by the El Reportero‘s wire services
The president of Bolivia, Evo Morales, announced on Sunday his resignation after almost 14 years in power and in the midst of the deep crisis unleashed by allegations of fraud in the elections of last Oct. 20.
“There has been a civic, political and police coup,” the president said in announcing his resignation in a televised statement and with his vice president, Álvaro García Linera. “My sin is being an indigenous, union leader and cocalero.
Morales justified his resignation to avoid continuing violence in the country after three weeks of clashes between his supporters and his detractors that have left at least three dead and hundreds injured.
- Police riot in Bolivia: agents from several cities declare themselves in absentia against the Morales government, who denounces a “coup d’etat”
García Linera announced that he also resigned from office. “The coup has been consummated,” said the vice president.
“We will comply with Tupac Katari’s sentence, we will return and we will be millions,” he warned.
Together with both of them appeared Gabriela Montaño, Minister of Health and former president of the Senate. The third in the order of constitutional succession is the president of the Senate, Adriana Salvatierra.
The announcement of the resignation came hours after the commander of the Bolivian Armed Forces, General Williams Kaliman, suggested that the president take a step to the side to unlock the political crisis.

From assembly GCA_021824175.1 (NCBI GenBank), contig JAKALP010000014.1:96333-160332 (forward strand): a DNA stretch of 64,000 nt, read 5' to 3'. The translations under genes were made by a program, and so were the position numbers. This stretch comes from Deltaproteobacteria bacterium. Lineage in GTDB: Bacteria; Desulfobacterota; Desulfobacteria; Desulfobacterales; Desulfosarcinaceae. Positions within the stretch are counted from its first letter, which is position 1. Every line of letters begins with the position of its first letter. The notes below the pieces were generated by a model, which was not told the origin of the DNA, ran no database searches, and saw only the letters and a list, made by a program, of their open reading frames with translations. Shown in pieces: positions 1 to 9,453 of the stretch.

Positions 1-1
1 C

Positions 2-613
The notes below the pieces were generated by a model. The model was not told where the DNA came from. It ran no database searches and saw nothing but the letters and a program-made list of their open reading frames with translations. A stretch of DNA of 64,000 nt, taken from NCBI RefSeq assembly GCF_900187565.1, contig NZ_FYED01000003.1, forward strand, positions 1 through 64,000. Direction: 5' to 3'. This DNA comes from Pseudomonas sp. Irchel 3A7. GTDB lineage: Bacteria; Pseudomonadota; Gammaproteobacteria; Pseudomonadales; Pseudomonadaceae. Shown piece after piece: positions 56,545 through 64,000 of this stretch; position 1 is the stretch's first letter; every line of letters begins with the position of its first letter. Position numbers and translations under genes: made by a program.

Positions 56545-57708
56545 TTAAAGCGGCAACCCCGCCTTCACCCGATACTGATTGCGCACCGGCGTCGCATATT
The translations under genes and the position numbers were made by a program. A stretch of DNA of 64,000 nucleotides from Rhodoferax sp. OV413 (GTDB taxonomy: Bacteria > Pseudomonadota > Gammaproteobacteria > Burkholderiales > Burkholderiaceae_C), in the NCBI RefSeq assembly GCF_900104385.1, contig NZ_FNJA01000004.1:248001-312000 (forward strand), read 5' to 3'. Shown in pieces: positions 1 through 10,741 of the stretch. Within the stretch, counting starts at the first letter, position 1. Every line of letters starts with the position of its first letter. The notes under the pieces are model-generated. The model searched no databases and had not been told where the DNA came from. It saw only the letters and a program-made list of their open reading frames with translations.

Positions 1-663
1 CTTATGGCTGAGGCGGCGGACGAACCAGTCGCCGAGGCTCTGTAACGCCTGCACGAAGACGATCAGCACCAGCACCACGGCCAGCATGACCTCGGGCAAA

The military saw insufficient the call for new elections that the government had made in the morning hours after the “irregularities” detected by an audit of the elections made by the Organization of American States (OAS).
Days before, numerous police units had declared a “riot” in protest against the government.
Former president Carlos Mesa, second in the Oct. 20 elections, celebrated the announcement talking about “end of tyranny.”
The controversial count
The problems of Morales began on the same night of the elections, when the Supreme Electoral Tribunal (TSE) suspended by surprise the rapid count with 83 percent scrutinized and with a tendency that indicated that there would be a second round between the Bolivian president with the opposition candidate Carlos Mesa.
The next day, that fast count called Fast Transmission of Preliminary Results (TREP) was reactivated with a 95 percent advance and with Morales winning in the first round by a narrow margin.
Suspicions raised by the strange movements of the TSE led the opposition to claim a “shameless fraud.” Even the observation missions of the OAS and the European Union called for a second round.
But Morales insisted that he had won the elections and, in response to opposition demonstrations, called on his followers to “defend democracy” in the streets and stop a “coup d’etat.”
He also accepted that the OAS conduct an audit of the scrutiny. But the protests continued, the opposition suspected the OAS.
In its report, the OAS denounced “irregularities” and determined that it was statistically unlikely that Morales had won by the 10 percent margin he needed to avoid a second election round.
The international body’s audit also found physical records with alterations and forged signatures. The 13-page report states that in many cases the chain of custody of the minutes was not respected and that there was manipulation of the computer system.
Morales responded by calling for new elections and announcing the renewal of all members of the Supreme Electoral Tribunal, who were heavily criticized for the handling of last month’s count. Something also recommended by the OAS.
But that did not calm the opposition protests. The president of the Santa Cruz Civic Committee, Luis Fernando Camacho, responded by demanding the resignation of all senior officials and leaving the government to a “board of notables” to manage the transition. (Source: BBC World).